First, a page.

The Cowboy Way by Anna Alexander
The Particulars: Contemporary romance, first book in series, 2014, Self-Published, In Print
Why Was It In Wendy's TBR?: This was an impulse grab at an RWA conference during their Indie Book Signing. Either the 2014 or 2015 conference. My cataloging notes for this title are non-existent. Anyway it's a western, there's a guy wearing a cowboy hat on the cover - that was enough for me.
The Review: I know some romance readers who have jumped whole-hog into self-publishing that they're literally only reading self-published authors these days. I'm not one of those readers. I have nothing against self-publishing. I think it affords many exciting opportunities. What I want is a good story and strong characters - whether it comes from a traditional print publisher, a smaller digital-first press or it's self-published, I don't rightly care. The issue I see with some self-published books though is that they could strongly benefit from either a hard-a$$ beta reader and/or critique partner or the eye of a keen editor. And that's kind of where I'm at with The Cowboy Way.
Ranch owner Trey Armstrong wakes up in the hospital. Seems there was an accident. His ranch hands got worried, went out to look for him, and found him on the ground, with a bloody head injury and his horse standing near by. His accident, naturally, has repercussions. While he remembers his name and some other details of his life - he's blanked out on a big one. His wife. Trey does not remember his wife, Greta. The doctor says it will come back in time, and Trey goes home to begin unraveling the mystery that is his marriage. But the more time he spends with Greta? The more he realizes that it wasn't all sunshine and roses. What happened between them?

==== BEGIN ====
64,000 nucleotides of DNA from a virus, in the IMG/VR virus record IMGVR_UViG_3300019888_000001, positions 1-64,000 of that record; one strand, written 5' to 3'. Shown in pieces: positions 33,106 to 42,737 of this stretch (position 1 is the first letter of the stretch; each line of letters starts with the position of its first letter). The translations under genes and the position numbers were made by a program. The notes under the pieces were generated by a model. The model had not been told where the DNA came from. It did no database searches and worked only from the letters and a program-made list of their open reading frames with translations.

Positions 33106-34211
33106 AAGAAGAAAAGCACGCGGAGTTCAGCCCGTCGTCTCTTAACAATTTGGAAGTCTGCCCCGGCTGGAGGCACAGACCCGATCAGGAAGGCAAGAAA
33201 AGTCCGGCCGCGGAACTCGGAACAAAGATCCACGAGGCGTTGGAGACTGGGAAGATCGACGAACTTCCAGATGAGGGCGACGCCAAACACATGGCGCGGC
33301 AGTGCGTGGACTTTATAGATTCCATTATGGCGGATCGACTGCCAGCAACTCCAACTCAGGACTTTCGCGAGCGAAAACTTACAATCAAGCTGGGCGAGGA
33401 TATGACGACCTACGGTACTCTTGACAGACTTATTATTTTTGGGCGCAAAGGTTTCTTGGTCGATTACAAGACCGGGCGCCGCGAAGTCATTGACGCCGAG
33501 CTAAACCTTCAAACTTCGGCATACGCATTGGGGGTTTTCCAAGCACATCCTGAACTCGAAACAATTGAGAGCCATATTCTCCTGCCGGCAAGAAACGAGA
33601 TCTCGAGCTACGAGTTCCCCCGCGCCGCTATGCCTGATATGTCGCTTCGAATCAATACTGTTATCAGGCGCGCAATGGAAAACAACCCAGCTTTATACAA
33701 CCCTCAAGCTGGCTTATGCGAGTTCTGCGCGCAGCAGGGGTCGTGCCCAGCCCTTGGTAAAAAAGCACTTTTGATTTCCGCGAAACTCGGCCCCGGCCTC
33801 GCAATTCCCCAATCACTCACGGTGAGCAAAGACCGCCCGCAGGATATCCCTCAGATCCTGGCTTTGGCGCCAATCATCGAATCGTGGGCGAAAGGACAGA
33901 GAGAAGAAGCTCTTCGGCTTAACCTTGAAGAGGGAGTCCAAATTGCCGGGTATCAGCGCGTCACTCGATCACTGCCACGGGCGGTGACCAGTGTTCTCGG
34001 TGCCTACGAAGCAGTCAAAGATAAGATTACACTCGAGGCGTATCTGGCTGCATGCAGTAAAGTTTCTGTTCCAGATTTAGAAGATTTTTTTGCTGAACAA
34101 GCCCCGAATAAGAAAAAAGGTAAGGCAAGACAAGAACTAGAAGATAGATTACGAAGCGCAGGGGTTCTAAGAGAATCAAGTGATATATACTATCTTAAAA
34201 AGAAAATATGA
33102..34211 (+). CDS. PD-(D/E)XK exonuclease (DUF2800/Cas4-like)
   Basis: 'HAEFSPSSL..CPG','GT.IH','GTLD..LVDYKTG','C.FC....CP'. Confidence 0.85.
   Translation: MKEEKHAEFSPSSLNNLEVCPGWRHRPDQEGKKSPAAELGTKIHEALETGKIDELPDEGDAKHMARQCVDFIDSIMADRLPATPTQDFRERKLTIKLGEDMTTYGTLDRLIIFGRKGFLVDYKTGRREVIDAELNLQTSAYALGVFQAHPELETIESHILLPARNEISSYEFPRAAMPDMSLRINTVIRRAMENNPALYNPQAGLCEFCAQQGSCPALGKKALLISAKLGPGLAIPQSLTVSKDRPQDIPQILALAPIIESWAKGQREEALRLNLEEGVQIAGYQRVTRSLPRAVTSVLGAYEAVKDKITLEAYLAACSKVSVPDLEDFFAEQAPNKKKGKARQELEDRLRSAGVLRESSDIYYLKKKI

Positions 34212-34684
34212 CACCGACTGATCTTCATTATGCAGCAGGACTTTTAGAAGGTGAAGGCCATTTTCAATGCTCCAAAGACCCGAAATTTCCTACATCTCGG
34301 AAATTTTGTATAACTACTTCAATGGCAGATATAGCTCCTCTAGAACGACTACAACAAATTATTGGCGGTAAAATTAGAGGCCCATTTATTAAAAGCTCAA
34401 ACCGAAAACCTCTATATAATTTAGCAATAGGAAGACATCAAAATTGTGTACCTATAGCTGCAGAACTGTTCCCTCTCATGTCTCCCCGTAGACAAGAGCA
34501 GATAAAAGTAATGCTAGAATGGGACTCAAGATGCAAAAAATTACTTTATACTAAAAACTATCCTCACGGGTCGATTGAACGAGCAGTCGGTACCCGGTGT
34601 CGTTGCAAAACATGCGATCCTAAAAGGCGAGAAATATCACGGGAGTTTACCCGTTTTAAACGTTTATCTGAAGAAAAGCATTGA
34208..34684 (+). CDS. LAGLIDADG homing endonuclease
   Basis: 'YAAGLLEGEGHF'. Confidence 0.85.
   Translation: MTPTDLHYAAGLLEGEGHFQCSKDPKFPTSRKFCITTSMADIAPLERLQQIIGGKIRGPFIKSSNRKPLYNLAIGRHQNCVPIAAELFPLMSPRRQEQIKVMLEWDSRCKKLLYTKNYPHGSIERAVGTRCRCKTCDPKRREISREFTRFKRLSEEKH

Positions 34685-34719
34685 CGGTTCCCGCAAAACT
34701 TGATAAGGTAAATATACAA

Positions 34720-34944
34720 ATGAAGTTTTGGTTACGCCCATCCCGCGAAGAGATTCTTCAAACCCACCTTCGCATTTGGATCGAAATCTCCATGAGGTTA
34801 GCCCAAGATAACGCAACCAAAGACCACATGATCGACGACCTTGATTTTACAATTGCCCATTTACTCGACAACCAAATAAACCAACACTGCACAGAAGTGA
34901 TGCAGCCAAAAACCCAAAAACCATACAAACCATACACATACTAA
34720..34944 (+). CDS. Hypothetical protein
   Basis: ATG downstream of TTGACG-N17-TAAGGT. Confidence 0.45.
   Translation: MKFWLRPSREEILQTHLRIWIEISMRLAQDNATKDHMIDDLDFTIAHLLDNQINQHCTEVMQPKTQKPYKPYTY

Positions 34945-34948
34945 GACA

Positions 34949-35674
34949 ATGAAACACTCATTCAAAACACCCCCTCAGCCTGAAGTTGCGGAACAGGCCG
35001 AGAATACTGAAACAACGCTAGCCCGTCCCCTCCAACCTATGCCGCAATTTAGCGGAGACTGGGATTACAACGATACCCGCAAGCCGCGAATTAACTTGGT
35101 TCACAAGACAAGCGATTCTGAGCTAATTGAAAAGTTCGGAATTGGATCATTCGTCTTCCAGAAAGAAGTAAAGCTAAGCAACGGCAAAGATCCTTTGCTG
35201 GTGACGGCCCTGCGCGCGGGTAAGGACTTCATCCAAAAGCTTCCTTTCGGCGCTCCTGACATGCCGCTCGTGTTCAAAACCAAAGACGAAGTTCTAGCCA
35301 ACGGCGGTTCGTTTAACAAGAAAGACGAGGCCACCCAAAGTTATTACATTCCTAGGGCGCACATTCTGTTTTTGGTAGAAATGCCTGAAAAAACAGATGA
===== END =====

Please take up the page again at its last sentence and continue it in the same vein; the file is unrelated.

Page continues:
Amnesia is a perenially popular trope in Romancelandia, but one that is especially hard to pull off. In this instance, there's a good story here. Alexander goes the smart route by not biting off more than she can chew. Trey's amnesia is selective. He remembers his ranch hands, but not his wife. He remembers his old horse, but not his new one. But his home office looks cold and impersonal. He can't remember how to work a computer. And the decorating in the house (namely the bedroom he supposedly shares with his wife) feels "off." I honestly kept reading this story because I was curious about the secrets that Trey's amnesia was covering up.
Where this story didn't work was in character development - there really isn't any. Trey and Greta never really elevate themselves past "characters." There's never enough life breathed into them to make me feel like these could be "real people." All I really know about Greta is that she's curvy like a 1950s pin-up and apparently the best cook in six counties. Seriously all she seems to do in this story is cook for the men and have sex with her husband.
And that's the the other thing - the sex. The reader knows immediately that this is a marriage that wasn't on the surest footing prior to the accident. Trey may have selective amnesia, but Greta does not. Greta knows what's been going on in her marriage. This is a category length book (around 200 pages). So given the baggage of the marriage going sour, and Trey's amnesia - the fact that these two jump into bed enough to warrant multiple sex scenes felt really off to me. In fact the tone in general of this story is like a mash-up of a Harlequin Western (the former American line) and an erotic romance - and there's even flashback scenes tossed on to the fire. It's not always an easy mix.
In the end I mostly kept reading this because I'm a sucker for marriage-in-trouble stories and I wanted the moment where Trey's amnesia is "cured" and he must confront what happened. But these characters are just never fully fleshed. I was completely ambivalent that this "stuff" was happening "to them." As a reader, that's the goal. I want to care about these people - and I finished this book feeling like I didn't even really know them. They weren't real (and yes I know characters in a novel are never real but you all know what I mean...)
Is this the worst thing I've ever read? No. Believe me, I've impulse-grabbed worse books at conferences. But there wasn't anything here to light a fire under me to continue with this series or possibly investigate another book by this author.
Mileage always varies on these types of reviews but....meh.
Final Grade = C-